Although it may be difficult to know with certainty the effect of a single amino acid change on protein function, some understanding can be gained through our knowledge of protein biochemistry or gene sequence itself. One sequence-based feature that can be examined is whether or not the sequence variant results in a codon change. If a nonsynonymous SNP results in a stop codon, then the variant is likely to be deleterious, unless this premature stop occurs near the end of a gene. The effect of an amino acid substitution can range from negligible to severe depending on the biochemical properties of the substituted amino acid. In addition to examining the amino acids found at the mutation site, one can use phylogeny to determine conserved sequences within a gene. Conserved sites are likely to have arisen because genetic variation in these regions is not tolerated across species as a result of strong negative selective pressure against variation in these regions. Thus variants that occur in nonconserved regions are more likely to be tolerated.

In the past decade several programs have been developed with the goal of predicting whether or not an observed sequence variant is likely to have a deleterious effect on the protein product. These programs combine data from a variety of sources and use differing computational algorithms to estimate the probability that an observed genetic variant is deleterious. In this paper, we compare the findings of four nucleotide- and amino acid–based algorithms aimed at predicting the effect of an observed nonsynonymous sequence variation. We predict functional results for nonsynonymous SNPs using the nucleotide version of SIFT, PolyPhen-2, VarioWatch, and MAPP. Based on the predictions made by the various programs, we classify variants as deleterious or tolerated and calculate the agreement between programs.


The data set consists of variants observed in the individual sequences as part of phase 3 of the 1000 Genomes Project, as released for Genetic Analysis Workshop 17 (GAW17). We selected 101 autosomal genes and analyzed only those nonsynonymous SNPs that caused a missense mutation in the subsequent amino acid. Overall, 3,781 nonsynonymous SNPs were identified within these genes. We identified amino acid changes using the ANNOVAR program [3] by mapping the genomic coordinates of each variant to the RefSeq gene database (build hg18/36.3). The result was an average of 37.4 nonsynonymous variants (standard deviation: 23.4 variants) per gene. There were 1,867 (49.4%) private variants (one copy present, minor allele frequency [MAF] < 0.001), 1,310 (34.6%) very rare variants (0.001 < MAF < 0.01), 371(9.8%) rare variants (0.01 < MAF < 0.05), and 233 (6.2%) common variants (MAF > 0.05).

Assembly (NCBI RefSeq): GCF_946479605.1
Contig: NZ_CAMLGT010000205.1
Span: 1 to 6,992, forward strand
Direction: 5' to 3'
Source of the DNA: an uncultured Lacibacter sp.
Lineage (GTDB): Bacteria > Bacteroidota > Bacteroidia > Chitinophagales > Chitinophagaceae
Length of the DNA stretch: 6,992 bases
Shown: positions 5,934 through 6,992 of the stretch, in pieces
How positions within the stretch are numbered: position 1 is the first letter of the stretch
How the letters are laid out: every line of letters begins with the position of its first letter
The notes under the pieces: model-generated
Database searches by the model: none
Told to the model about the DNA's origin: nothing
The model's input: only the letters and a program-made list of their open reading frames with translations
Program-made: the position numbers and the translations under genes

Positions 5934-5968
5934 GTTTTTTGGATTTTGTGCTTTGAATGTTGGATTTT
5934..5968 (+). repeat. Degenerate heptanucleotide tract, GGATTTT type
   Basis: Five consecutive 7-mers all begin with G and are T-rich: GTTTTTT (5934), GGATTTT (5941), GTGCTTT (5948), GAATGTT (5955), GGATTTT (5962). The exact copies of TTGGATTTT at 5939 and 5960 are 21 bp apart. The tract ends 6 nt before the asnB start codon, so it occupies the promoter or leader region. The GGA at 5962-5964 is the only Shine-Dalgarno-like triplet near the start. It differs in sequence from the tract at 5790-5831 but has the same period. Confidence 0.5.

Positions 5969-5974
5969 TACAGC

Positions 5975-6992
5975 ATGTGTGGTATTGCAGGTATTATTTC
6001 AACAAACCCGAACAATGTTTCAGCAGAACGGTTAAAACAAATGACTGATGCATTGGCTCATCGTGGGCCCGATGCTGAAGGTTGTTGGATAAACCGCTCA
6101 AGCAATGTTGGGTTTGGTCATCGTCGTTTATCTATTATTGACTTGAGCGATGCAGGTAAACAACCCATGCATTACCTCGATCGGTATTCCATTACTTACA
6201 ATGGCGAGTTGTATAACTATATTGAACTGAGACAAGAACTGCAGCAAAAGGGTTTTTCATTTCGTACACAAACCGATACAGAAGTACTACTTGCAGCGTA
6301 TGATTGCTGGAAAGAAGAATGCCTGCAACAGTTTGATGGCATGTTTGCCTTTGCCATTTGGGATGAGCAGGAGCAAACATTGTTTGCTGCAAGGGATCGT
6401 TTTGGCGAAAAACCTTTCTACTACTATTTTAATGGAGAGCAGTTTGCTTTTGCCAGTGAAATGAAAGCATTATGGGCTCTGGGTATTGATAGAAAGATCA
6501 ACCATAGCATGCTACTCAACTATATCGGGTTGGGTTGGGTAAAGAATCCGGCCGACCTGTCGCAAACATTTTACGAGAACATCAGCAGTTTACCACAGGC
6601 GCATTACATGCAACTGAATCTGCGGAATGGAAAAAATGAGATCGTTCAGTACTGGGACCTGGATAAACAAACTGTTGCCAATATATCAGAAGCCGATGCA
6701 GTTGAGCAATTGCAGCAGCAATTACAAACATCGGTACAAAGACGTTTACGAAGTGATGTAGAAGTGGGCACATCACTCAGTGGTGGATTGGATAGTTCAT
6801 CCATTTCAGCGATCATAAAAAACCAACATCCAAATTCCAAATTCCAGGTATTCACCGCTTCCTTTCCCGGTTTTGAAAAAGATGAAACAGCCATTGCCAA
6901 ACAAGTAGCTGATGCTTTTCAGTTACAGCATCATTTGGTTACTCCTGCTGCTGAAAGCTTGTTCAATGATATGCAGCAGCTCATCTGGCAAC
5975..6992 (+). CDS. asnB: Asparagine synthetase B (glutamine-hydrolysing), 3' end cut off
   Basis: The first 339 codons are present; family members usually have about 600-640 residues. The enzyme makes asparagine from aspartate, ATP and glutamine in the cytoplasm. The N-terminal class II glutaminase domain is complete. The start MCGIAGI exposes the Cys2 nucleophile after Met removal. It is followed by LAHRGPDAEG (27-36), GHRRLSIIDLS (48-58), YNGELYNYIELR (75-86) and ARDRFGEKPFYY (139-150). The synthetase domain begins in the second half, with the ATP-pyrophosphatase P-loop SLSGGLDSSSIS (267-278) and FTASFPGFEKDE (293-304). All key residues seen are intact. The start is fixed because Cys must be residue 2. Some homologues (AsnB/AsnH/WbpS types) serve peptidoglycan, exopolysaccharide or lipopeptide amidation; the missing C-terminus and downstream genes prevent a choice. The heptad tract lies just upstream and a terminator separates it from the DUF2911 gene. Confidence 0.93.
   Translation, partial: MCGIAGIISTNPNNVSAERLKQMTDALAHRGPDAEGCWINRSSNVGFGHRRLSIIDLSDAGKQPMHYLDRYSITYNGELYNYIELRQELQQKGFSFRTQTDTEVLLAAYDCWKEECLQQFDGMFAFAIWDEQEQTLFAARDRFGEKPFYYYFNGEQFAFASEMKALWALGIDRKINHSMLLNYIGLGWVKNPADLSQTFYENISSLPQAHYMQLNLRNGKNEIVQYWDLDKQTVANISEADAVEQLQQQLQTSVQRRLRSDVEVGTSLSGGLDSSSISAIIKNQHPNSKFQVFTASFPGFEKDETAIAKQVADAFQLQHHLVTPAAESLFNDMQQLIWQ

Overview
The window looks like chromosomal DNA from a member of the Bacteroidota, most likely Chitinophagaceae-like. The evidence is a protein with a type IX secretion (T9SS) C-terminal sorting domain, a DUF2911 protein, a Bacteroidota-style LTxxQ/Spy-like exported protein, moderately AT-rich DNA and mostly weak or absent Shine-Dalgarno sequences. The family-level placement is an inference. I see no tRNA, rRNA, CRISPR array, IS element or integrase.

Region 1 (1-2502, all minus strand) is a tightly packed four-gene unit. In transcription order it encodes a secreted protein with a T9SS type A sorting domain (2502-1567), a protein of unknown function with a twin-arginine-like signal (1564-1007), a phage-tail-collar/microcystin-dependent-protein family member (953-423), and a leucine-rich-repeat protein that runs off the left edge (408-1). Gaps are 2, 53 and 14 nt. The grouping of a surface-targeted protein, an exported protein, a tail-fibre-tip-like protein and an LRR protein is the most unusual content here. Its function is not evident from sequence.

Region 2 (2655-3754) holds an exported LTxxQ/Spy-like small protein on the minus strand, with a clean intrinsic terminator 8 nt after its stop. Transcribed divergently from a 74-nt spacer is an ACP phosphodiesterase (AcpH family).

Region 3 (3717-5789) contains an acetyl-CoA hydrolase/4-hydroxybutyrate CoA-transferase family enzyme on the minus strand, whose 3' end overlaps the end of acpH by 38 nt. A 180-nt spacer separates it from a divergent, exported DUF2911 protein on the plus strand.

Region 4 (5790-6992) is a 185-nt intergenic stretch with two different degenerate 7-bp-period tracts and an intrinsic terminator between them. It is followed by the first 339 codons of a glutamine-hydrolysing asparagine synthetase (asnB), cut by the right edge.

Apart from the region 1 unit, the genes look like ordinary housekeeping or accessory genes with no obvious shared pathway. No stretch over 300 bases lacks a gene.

The functional analysis programs we examined (SIFT, PolyPhen-2, MAPP, and VarioWatch) fall into two categories: nucleotide-based and amino acid–based. Some programs provide probabilities, whereas others classify their predictions into levels of functional threats. To carry out this analysis, we dichotomize predictions as either tolerated or deleterious. We also give an overview of each program.

To compare our results to a gold standard, we examined the entire GAW17 data set to identify variants that had been previously analyzed in experimental models providing true functional results. Because the simulated GAW17 data do not represent true biological function, the simulated data could not be used as a gold standard. We identified functional variants by searching for information by gene name for each amino acid change in the Online Mendelian Inheritance in Man (OMIM) database [4] along with the term “functional” using an R program. We were able to identify 19 functional variants using this method, 13 of which were verified as tested in mouse or cell line models. We identified an additional two variants (in BRCA2 and MFTRR) by searching the literature.


By querying data from five databases (Ensembl, UCSC BLAT, Rescue-ESE, Fas-ESS, and SIFT), VarioWatch provides functional annotation for SNPs. We used the following criteria, as implemented in the program: (1) whether or not the mutation affects the protein structure, (2) whether the SNP is in an exon-splicing enhancer or silencer, and (3) whether or not the SNPs abolish the protein domain [5]. Once VarioWatch is provided with information on variant location, it returns predictions in terms of high, medium, and low levels of threat using the three criteria. In our analyses we classified VarioWatch’s very high and high-level threats as deleterious and its low- and medium-level threats as tolerated.